Financial Literacy Measure Shows Stagnant Scores for 15 Year-Olds
Young people lack the financial literacy skills to make informed decisions about spending, saving, and borrowing, and recent efforts to bolster financial literacy requirements in some states have yet to impact students.
In May, the National Center for Education Statistics (NCES) released the results of its most recent Program for International Student Assessment (PISA), which showed no improvement in financial understanding among 15 year-olds in the U.S. since the first assessment conducted in 2012.
“At a moment when Americans are facing tough financial decisions, we are reporting that we aren’t making progress preparing students for the realities of economic life as an adult in the modern age,” said Peggy G. Carr, NCES associate commissioner of assessments. “These are fundamental life skills that are absolutely essential for all Americans, but the study shows that many of our 15-year-olds—roughly one-fifth overall—don’t have the skills they need to make prudent decisions about their personal finances and struggle with everyday tasks, like determining the best value between two products at the market and knowing how to respond to a phishing email that looks like it’s coming from their bank.”
The assessment is designed to evaluate a 15 year-old’s ability to navigate their personal finances, including understanding basic concepts, knowing what products are available, and identifying risk. The test also shows students’ ability to apply their knowledge in a range of contexts related to their financial well-being. Students who score well are more likely to be prepared to deal with concepts such as budgeting and saving in adulthood.
How Did U.S. Students Fare?
20 education systems, including 13 OECD countries, participated in the assessment in 2018. Students in the United States scored similarly to the OECD average; 12 percent were top-performers in financial literacy, while 16 percent were low performers. The U.S. was behind Estonia, Finland, Canada, and Poland with regards to students’ scores. American students performed similarly to students in Australia, Portugal, and Latvia, while students in Brazil, Peru, Georgia, and Indonesia fared the worst.
High performers who reach a level five proficiency are able to understand even complex financial concepts that may not yet apply to how they use money. Low performers who score below level two, on the other hand, will have difficulty making financial decisions in real life.
Where Do Students Learn About Personal Finance?
In addition to the skills assessment, the PISA asks students about their sources of personal finance knowledge. In 2018, more 15 year-olds learned about money in situations outside of school than in formal classes. 52 percent reported that lessons outside of school taught them about money management, while 46 percent said they gained knowledge of financial topics in the classroom. The most commonly cited sources for information were parents and the internet.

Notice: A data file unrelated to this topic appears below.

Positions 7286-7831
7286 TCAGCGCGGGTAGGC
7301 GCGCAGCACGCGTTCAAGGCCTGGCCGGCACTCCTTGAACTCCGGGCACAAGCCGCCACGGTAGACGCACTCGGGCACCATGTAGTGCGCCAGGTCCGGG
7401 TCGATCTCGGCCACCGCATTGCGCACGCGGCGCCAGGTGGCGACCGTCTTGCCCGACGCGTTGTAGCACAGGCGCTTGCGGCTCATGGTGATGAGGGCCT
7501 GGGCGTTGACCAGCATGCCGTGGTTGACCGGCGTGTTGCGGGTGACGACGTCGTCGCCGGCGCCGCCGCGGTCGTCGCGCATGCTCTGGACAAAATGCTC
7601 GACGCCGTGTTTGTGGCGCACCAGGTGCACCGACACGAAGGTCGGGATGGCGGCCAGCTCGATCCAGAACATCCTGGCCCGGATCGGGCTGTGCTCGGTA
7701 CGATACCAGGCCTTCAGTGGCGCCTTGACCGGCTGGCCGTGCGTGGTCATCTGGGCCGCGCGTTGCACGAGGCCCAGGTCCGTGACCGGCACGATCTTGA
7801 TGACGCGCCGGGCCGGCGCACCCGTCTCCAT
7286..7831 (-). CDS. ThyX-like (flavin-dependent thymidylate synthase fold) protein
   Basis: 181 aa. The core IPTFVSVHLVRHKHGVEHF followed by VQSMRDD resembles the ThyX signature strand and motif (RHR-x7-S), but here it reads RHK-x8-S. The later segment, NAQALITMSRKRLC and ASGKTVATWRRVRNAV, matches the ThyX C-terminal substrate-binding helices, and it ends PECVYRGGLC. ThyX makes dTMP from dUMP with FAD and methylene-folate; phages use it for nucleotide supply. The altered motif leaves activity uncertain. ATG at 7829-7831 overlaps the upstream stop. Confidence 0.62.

“Parents were far and away the most frequent source of information about money matters and personal finance, with 96 percent of students saying they learned about these topics from their parents,” said Lynn Woodworth, NCES commissioner. “However, there are some indications that students aren’t having very deep discussions about important financial issues with their parents. Fifteen-year-olds were more likely to say that they did not speak to family about “big picture” money matters, such as economic news or the family budget. The novel coronavirus pandemic presents a unique and real-world relevant opportunity for parents to begin having those discussions about personal finance fundamentals with their child.”
But parents may be lacking fundamental knowledge as well. Only 57 percent of adults in the U.S. are considered financially literate, according to the Standard & Poor’s Ratings Services Global Financial Literacy Survey. And a FINRA study found that financial literacy scores are dropping, especially among young adults ages 18 to 34. While modeling good financial behavior can help, direct communication about financial matters in the family is also important, especially since most adults have some bad financial habits of their own; most are living paycheck to paycheck and many are carrying debt.
Fortunately, most students and adults do have access to the many free resources available online. If you’re struggling with financial concepts, spend some time honing your skills. In the long run, financial literacy can help people save more money, avoid debt, and maintain the financial stability that is associated with lower levels of stress and fewer health issues.